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This article was published 27/7/2019 (1074 days ago), so information in it may no longer be current.
Derek Beaulieu’s Aperture (Penteract, 56 pages, $15) offers visual poems created using dry-transfer lettering that have been digitally painted in bold, bright colours. The aged lettering has cracked and broken to fix fragments of fragments in abstract arrangements.
The resulting poems are beautiful and strange, hauntingly hanging in a space between the modern and a 1970s imagination of the modern. Each two-page spread contains two colours in reverse arrangements. For example, the lettering on one left page is black against a yellow background, with the facing right page featuring yellowed lettering against a black background.
The design of the book is simple, minimal and elegant, while the poems highlight the imperfections of the material. A gorgeous book that represents a real step forward in Beaulieu’s visual poetry.
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Jay MillAr’s I Could Have Pretended To Be Better Than You: New & Selected Poems (Anvil, 192 pages, $20), edited by Tim Conley, pulls poems across 25 years of MillAr’s body of work.
In addition to MillAr’s more well-known books, Conley draws from the early days of MillAr’s micropress work (before MillAr developed Book*hug into one of Canada’s best literary publishers) and also includes new work.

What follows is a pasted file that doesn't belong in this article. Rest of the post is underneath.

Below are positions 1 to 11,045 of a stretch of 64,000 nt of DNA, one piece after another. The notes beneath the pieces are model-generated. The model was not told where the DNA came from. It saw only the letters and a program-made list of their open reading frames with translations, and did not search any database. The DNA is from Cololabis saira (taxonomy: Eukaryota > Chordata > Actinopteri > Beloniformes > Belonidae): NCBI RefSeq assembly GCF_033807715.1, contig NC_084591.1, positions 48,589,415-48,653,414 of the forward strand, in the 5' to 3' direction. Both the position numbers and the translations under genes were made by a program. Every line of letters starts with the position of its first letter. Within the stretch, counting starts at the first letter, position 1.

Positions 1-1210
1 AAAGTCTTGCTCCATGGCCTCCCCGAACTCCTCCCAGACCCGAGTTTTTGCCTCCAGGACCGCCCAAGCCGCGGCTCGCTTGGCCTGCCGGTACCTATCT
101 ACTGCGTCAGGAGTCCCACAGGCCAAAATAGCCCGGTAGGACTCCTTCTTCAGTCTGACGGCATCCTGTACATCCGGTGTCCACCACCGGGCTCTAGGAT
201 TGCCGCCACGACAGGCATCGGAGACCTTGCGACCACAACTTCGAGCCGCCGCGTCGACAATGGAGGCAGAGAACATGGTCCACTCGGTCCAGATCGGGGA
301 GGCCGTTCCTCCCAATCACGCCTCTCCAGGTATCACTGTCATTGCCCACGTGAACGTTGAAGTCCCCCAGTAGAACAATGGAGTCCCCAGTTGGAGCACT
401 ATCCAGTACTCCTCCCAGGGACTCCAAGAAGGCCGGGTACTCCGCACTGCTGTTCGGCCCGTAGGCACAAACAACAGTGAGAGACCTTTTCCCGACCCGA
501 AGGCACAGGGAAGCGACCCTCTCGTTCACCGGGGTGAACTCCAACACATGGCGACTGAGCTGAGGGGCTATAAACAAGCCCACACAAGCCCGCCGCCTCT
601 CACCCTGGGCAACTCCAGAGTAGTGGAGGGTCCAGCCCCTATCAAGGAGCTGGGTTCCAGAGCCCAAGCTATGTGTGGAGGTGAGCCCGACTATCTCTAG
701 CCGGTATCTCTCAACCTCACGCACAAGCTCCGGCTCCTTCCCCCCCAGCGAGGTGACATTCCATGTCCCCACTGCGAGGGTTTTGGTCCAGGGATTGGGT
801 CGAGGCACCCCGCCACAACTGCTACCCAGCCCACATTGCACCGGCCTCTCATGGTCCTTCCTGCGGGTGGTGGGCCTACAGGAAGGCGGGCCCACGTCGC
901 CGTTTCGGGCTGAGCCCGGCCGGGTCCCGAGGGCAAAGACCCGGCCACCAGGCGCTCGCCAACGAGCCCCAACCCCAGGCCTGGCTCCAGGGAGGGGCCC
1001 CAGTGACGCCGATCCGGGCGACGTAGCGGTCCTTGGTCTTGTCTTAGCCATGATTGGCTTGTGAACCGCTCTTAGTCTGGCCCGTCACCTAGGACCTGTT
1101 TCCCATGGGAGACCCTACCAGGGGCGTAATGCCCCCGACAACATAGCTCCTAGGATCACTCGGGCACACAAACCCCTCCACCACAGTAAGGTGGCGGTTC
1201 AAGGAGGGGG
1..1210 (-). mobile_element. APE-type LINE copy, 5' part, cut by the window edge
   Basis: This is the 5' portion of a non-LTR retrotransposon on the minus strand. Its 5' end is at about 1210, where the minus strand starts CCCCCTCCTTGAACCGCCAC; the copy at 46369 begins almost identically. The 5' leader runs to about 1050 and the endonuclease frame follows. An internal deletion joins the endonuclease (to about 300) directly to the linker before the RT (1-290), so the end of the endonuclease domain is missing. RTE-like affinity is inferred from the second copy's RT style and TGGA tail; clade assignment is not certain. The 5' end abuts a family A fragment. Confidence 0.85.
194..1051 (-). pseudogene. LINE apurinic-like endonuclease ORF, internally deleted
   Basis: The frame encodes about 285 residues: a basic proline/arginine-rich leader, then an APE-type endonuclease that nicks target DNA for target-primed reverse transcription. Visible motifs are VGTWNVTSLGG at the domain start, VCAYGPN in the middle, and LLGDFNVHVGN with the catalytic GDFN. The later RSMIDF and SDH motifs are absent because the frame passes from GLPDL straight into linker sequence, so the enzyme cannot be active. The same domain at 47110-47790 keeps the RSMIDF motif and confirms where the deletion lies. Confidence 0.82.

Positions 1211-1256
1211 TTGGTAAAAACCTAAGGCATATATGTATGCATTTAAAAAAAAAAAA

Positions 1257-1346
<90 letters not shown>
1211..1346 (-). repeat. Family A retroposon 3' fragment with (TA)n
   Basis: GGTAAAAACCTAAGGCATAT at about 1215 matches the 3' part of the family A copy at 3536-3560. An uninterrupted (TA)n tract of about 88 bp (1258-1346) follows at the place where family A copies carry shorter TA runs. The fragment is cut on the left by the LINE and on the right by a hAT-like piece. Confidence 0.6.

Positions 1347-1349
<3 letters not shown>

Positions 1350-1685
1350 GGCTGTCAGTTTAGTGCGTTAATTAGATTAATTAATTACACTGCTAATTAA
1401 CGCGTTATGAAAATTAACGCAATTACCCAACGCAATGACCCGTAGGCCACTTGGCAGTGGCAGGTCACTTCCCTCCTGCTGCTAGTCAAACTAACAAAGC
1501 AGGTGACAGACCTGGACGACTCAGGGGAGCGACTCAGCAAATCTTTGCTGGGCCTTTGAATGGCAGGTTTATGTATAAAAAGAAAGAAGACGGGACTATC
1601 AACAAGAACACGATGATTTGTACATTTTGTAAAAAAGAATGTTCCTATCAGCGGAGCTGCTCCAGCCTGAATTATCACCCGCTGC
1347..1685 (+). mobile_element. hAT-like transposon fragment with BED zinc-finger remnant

MillAr’s shapeshifting nature is highlighted, showing off his massive range. Even an otherwise conventional poem about sighting a cormorant on the Humber River twists into knots.
When MillAr reaches the moment where the poem should shift from describing the event to explaining the insight the experience has granted him, he writes, "The bird vanished, you have an epiphany— / It probably wouldn’t have been a very good / Poem anyway … it would have / Been too precious, a perfect example / Of a Canadian nature poem."
And so the speaker decides not to write the poem we have just read, the one deflated by this somewhat-false, but in a way actual, epiphany. An excellent collection that displays MillAr’s restless, inventive wit.
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Stuart Ross’s Motel of the Opposable Thumbs (Anvil, 144 pages, $18) asks its reader, "Did it ever occur to you / that you were born into a / wet barn on a cruise ship? / I don’t know if it’s / even true, but it’s a fact."
Ross brings the reader into a world where "(b)ehind the supermarket, human sacrifices (are) strictly prohibited" and "You handed me a bowling alley made of refrigerators."
While you are out behind that supermarket, definitely not performing human sacrifices, feel free to "give the restless gibbon / a first-place ribbon / and some good-natured ribbin’" and while you’re at it, hand a ribbon to Ross as well for another fun, fresh and frenetic collection.
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Mark Laba’s The Inflatable Life (Anvil/Feed Dog, 80 pages, $18) reads a little like Stuart Ross on meth. Laba loves ladling "like" upon "like" and extending out comparisons to absurd lengths.
The opening poem tries to make "invisibility" visible to us by imagining it being "custom-fitted around / a fireplace or taxidermy marlin or moose head / that was caught, shot and killed / by a great-uncle on your mother’s side / but you don’t talk to that side of the family anymore: / something about a gravy boat, or maybe it was / a gravy train or maybe a grave misunderstanding / about your uncle being buried in a shallow grave."
If you can sort that out, don’t worry, Laba has more twisted imagery in store. Dizzying and dramatic, baffling and brilliant, Laba’s sophomore collection will blow up your life.
Jonathan Ball’s new book of poetry is available at thenationalgallery.ca.